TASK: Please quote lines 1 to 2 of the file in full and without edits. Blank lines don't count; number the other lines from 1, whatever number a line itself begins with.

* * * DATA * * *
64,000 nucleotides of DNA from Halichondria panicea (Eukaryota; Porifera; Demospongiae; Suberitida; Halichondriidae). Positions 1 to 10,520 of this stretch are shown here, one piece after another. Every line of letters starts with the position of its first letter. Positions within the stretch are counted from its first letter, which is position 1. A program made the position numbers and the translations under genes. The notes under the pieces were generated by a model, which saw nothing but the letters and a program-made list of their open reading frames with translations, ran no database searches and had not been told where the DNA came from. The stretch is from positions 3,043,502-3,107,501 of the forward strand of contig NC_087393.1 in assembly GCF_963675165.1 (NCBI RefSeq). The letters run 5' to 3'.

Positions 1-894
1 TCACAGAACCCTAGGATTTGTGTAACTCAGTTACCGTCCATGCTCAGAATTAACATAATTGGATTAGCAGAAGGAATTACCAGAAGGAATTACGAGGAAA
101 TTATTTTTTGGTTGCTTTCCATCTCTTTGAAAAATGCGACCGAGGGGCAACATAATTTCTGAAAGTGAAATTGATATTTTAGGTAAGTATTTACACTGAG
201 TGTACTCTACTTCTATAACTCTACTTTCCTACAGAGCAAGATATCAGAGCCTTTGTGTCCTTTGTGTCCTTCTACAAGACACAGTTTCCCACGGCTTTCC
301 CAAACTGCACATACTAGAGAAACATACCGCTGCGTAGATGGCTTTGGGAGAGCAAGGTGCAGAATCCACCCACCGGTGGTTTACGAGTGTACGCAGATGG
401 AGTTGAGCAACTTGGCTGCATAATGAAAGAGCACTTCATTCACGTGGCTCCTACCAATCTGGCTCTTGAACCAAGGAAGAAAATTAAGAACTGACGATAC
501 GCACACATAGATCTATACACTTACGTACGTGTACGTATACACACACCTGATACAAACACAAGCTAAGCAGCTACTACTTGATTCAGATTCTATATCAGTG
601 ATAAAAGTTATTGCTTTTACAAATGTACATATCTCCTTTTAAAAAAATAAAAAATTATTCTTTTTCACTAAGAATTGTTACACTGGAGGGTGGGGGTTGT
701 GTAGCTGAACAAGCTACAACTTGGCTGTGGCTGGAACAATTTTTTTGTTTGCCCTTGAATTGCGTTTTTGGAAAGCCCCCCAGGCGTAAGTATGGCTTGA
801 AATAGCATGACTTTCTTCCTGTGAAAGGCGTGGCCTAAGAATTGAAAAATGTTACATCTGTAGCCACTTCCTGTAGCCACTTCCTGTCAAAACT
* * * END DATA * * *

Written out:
64,000 nucleotides of DNA from Halichondria panicea (Eukaryota; Porifera; Demospongiae; Suberitida; Halichondriidae). Positions 1 to 10,520 of this stretch are shown here, one piece after another. Every line of letters starts with the position of its first letter. Positions within the stretch are counted from its first letter, which is position 1. A program made the position numbers and the translations under genes. The notes under the pieces were generated by a model, which saw nothing but the letters and a program-made list of their open reading frames with translations, ran no database searches and had not been told where the DNA came from. The stretch is from positions 3,043,502-3,107,501 of the forward strand of contig NC_087393.1 in assembly GCF_963675165.1 (NCBI RefSeq). The letters run 5' to 3'.

Positions 1-894